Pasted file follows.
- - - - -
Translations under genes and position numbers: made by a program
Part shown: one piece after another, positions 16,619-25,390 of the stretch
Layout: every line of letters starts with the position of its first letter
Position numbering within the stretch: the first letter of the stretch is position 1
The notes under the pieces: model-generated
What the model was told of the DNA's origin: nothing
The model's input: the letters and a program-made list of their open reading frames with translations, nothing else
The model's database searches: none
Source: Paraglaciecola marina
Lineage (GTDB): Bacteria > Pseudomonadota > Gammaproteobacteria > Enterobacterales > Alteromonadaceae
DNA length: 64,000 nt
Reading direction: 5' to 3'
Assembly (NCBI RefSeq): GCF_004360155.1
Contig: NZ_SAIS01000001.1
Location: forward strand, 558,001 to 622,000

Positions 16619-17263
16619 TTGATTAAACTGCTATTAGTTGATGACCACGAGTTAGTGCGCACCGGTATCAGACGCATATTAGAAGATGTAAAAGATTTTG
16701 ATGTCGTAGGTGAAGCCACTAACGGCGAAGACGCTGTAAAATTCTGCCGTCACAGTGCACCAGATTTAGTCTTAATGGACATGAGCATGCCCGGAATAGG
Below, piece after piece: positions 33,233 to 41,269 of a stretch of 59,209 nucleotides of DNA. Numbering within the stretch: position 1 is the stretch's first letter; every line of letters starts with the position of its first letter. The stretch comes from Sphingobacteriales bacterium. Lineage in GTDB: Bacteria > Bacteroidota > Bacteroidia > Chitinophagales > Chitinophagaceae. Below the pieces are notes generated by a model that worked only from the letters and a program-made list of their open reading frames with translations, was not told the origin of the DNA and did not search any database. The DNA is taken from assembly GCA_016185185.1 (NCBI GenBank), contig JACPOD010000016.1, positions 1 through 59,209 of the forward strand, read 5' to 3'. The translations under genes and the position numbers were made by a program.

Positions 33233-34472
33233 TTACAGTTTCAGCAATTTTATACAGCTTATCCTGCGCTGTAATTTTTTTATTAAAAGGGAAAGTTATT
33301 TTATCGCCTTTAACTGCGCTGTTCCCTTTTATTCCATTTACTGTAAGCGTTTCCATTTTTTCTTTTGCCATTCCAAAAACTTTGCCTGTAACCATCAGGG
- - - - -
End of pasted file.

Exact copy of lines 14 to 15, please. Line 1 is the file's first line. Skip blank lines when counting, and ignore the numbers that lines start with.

Contig: NZ_SAIS01000001.1
Location: forward strand, 558,001 to 622,000